TV Review: “Brody Stevens: Enjoy it!”

brody-stevens-enjoy-it

By Jon Marcus | December 5, 2013

It’s not uncommon for stand-up comics to endlessly obsess over the minutiae of their daily lives, and perhaps no one more than Bogart LA’s very own Brody Stevens.

Airing in 1 hour blocks, Sundays at midnight on Comedy Central, “Brody Stevens: Enjoy It!” takes on a darker angle than most other comedy series. An expanded and updated version of an HBO web series broadcast last year, “Enjoy It!” documents what is seemingly Brody’s best career move yet, a public breakdown broadcast live on twitter and his ostensible recovery.

Billed as Comedy Central’s first dramedy, the show jumps quickly from scene to scene, meshing art and life in a way in which the viewer is often left unsure about when Brody is doing a bit and when he is speaking from the heart.

Using live stand-up material, animation, documentary footage, and interviews, the series takes an unrelenting look at Brody’s life and his attempts to repair relationships with his family and friends, including Zach Galifianakis, Sarah Silverman, Steve Agee, Tim Heidecker, and Eric Wareheim.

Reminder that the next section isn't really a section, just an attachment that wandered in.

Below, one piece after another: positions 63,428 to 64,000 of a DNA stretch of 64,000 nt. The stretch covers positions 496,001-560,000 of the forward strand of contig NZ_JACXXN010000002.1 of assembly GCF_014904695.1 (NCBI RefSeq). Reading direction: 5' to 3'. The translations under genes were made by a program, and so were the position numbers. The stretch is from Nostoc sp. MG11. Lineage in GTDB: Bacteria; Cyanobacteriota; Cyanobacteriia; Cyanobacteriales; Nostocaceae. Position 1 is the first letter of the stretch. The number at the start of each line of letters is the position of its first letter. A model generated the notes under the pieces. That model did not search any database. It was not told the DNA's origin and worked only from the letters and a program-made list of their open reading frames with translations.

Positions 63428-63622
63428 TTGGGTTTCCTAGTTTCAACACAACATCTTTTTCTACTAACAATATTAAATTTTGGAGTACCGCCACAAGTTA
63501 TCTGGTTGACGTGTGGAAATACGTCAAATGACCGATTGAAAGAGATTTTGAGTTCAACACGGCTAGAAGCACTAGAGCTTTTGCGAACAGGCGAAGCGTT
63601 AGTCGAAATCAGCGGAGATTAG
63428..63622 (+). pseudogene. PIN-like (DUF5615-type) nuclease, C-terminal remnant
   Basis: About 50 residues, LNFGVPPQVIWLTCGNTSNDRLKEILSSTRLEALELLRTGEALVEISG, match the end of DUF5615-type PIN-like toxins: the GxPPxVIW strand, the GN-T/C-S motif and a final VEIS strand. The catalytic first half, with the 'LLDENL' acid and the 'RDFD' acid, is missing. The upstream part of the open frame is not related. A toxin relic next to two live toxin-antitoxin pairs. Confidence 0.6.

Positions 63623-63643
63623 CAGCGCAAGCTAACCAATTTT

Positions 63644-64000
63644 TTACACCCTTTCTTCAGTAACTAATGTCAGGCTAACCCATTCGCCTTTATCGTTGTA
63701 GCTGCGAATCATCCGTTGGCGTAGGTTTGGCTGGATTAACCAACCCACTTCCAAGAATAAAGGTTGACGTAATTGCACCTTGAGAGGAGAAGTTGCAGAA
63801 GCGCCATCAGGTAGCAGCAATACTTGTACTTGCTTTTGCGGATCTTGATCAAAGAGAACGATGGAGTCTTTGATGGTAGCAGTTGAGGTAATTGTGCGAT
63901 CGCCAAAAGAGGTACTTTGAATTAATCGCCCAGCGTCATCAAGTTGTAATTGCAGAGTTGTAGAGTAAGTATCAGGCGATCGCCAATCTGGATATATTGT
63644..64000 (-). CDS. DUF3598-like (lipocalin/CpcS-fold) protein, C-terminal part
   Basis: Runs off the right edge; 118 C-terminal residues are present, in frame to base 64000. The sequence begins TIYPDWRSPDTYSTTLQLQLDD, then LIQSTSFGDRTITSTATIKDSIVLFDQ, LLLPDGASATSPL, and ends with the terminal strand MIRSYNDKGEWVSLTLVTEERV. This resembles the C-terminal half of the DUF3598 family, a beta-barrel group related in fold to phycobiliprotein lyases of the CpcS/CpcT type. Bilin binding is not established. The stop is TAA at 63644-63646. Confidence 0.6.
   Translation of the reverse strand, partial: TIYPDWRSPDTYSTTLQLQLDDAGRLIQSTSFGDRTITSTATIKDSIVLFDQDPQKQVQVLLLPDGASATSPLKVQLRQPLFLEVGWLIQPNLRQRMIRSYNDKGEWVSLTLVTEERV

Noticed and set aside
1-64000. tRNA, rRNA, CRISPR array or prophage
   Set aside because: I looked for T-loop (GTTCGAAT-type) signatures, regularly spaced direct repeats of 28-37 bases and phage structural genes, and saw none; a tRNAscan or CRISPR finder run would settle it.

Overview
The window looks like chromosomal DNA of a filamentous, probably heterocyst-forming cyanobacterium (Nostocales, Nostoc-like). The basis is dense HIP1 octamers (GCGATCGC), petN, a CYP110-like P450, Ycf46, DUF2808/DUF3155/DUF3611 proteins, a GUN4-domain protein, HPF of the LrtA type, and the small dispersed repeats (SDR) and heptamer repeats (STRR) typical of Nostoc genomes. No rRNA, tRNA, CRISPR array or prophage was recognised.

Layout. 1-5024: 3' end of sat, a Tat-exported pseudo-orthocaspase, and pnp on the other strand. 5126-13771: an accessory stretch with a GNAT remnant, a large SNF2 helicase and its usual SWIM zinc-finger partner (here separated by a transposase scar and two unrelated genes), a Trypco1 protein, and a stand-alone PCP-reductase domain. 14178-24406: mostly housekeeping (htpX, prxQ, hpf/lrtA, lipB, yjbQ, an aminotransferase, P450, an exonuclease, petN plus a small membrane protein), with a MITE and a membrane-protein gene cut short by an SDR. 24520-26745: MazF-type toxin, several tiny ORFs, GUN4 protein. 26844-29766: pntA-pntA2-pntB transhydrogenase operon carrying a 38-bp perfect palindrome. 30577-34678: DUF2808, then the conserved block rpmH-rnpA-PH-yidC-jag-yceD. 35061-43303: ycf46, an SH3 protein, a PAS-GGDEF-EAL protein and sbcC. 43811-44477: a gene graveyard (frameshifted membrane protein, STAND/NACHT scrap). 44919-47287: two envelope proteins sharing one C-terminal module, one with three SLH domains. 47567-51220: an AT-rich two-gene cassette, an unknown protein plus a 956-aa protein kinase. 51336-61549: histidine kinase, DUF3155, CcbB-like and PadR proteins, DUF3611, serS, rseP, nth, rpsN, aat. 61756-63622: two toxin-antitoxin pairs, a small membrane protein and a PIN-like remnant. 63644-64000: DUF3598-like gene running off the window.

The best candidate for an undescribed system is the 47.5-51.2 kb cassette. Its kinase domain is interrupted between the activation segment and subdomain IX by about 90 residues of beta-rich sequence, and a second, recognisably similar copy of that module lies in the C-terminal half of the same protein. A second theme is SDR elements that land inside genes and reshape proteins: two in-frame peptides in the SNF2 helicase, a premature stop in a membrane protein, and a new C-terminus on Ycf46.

“With Brody, it’s never about the jokes,” said friend and “Enjoy It!” executive producer Zach Galifianakis, “It’s about the in between the jokes,” referencing the humor that Stevens creates from confronting his audiences and littering his material with twitter-ready affirmations (#Yes #PushAndBelieve #PositiveEnergy), which often give an impression of lunacy. “Enjoy It!” looks to tackle the question of what happens when someone whose career is based on crazy apparently goes crazy.

Are his conversations an act? It’s hard to say. Is he genuine? I’m not sure if his family even knows. At the very least, “Enjoy It!” asks the viewer if sanity and insanity are merely tools of deception in the hands of a capable enough performer. As Brody attacks an uncomfortable moment by yelling his mantra, #PositivePush, the viewer is left to question what is routine and what is reflex and then is left to connect the dots as they see fit. Brody’s humor may not be for everyone, but it may be for everyone else.

 

Jon Marcus is working on his attention to detial. Continue the conversation with him on twitter @itsjonmarcus.